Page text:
The buckles are slick, with no teeth or gripping mechanism on the underside.  Even slight movement causes them to slip — it’s maddening! It’s also really dumb; buckles with teeth molded in aren’t any more expensive to make than buckles without them.  Really pacsafe??? Did anybody actually test this bag before sending to market???

I sewed tabs of athletic elastic to the bottom edge of each buckle.  This kind of elastic has grippers running along one side.  It isn’t a perfect solution — the rubber doesn’t grip quite as effectively as the right buckles would — but it’s a whole lot better than the constant annoyance of having to readjust the straps every ten minutes.

There is room in this small pack for a regular-sized water bottle, and since there are no exterior pockets for one (that’s OK with me; that’s in keeping with the more sophisticated, urban-ish look of a herringbone bag), I added an elastic loop to keep mine upright. (It’s a covered hairband, attached to the side seam.)

This really attractive bag is finally practical, and less annoying, to use, now that I’ve hacked it. At the price, though, I shouldn’t have had to do this myself.

Here’s a brief summary of the pros and cons of this bag, unmodified, pros first:

  • urban appearance that doesn’t scream “travel bag”
  • padded interior pocket for tablet or iPad
  • “RFID” pocket which may or may not block RF waves (I’ve seen articles claiming that most don’t), and won’t do anything for financial cards even if it works, unless you just dump them in the bottom of the pocket
  • key clip inside (but the clip is difficult to use and too small)
  • wide, easy access opening
  • zipper tabs lock with hidden clip
  • locking snap hook, allowing bag to be secured to stationary object (but see “cons” below)
  • “exo-mesh” on bottom of bag to thwart slashing
  • wired straps, ditto
  • grab strap on top

Cons:

  • no exterior pockets at all, not even one in the back panel, which is almost standard in the industry
  • terrible buckles on straps, which slide freely
  • only one strap has a clip; the other is permanently sewn in place, which limits strap configurations and potential ways to secure bag
  • hidden pocket lining gets caught in zipper, pulls out and catches in zipper when used
  • only two pockets inside (why not another one, or another couple, on the other side of the lining?)
  • room for a water bottle, but no way to keep it upright, which might matter if carrying electronics

These bags are not inexpensive.  As sold, I’d give this bag a C — or maybe a C-minus for the awful non-adjustablity  of the straps.  It’s just fine, though, now that I’ve made these changes.  I’m glad I sew.

Categories: Accessories, Adventure/Travel, DIY Tags:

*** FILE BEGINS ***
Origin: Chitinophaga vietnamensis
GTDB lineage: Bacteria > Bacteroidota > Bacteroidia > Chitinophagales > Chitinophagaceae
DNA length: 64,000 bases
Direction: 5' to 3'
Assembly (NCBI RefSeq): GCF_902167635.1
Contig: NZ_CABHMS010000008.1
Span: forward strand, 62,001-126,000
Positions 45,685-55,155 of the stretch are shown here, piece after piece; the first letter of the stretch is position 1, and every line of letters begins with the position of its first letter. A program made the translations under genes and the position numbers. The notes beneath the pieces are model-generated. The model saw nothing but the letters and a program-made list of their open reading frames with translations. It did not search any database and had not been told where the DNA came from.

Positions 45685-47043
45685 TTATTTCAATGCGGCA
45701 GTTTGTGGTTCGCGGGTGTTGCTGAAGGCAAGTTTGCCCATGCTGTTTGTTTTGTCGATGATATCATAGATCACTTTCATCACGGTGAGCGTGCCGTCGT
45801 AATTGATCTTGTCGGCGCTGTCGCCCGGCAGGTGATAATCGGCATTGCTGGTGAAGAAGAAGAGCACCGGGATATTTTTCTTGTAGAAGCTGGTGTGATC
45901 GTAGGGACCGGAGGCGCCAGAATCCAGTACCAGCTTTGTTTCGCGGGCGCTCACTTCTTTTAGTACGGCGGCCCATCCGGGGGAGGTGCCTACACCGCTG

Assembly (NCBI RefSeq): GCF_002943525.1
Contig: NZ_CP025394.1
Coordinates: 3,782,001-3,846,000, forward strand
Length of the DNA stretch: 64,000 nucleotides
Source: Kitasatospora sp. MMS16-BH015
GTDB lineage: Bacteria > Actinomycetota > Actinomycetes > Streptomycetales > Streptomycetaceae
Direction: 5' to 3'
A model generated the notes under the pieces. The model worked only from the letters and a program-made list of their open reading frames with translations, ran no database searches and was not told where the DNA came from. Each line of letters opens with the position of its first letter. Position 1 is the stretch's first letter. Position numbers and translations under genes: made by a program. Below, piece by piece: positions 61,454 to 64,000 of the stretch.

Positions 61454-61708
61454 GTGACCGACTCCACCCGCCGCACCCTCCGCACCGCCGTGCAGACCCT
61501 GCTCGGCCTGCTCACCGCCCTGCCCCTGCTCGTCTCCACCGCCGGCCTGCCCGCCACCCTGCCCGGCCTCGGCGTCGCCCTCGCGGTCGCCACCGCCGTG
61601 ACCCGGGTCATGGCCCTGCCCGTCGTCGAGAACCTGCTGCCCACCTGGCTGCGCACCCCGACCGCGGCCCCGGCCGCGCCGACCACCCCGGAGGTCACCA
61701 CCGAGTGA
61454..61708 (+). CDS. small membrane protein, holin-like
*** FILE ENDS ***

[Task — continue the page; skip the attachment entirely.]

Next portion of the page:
Whimsical Purse Mod

April 13th, 2012 2 comments

I love Baggallini purses; there’s one for (almost) every occasion, and I own way too many as a result.  Usually I want a purse that can be used as a shopping bag as well as a handbag, and Baggallini has plenty of those, but sometimes I want the most minimal thing possible.  That would be Baggallini’s surprisingly well-thought-out Teenee Baggallini.

What I don’t like on this small bag, though, is that metal plate on the front.  It snags inside my purses when I use the Teenee as a wallet, and it adds an unwanted few ounces when I’m wearing it cross-body.  So I remove them.  This is tricky, but possible if you’re careful.

First I take a small, thin, screwdriver and carefully lift the plate from the front of the bag.  Then I cut a very, very small slit in the lining behind the nameplate and gently pull the logo support from the back, on the inside.

This leaves two holes in the front of the bag, and a small slit in the back.  I use a bit of clear repair tape over the slit in the back ( you can buy it at camping/recreational supply stores).  Because these bags are kicky and fun, I cover the two holes left in the front with an embroidered patch from Demeritwear.

Here is the cookies and milk  badge for my orange bag:

I choose this one for the color, of course, but I also for the whimsy of the motif.  The embroidery is bright and clear; the patches are meant to be ironed-on, but I hate ironing stuff, so I just stitch them in place.

If you don’t know Demeritwear, you should!  They make cheerful, kooky, silly and yes, even dippy, little “merit badge” patches for all occasions.  (Theoretically they are “demerit badges” — maybe because scouting has the originals all wrapped up? — and there’s a story, but it’s not necessary to go into that here.  Check out the website if you’re curious.)

These nicely made embroidered badges would be fun as faux buttons on tee shirt shoulders (or amusing faux epaulet-like decorations) , as identifiers on kids’ back packs or lunch bags, as logos on jackets, hoodies, or sweatshirts, or as a decorative touch on rear jeans pockets.  I use them on and in my packing system, too, so that I can tell what’s in my packing cubes.

Other ways I’ve used these badges:

Case Mod

Packing Cube ID

Disclosure:  Please read it a the bottom of the Case Mod post.

Categories: Accessories, Bags, DIY, Fun Tags: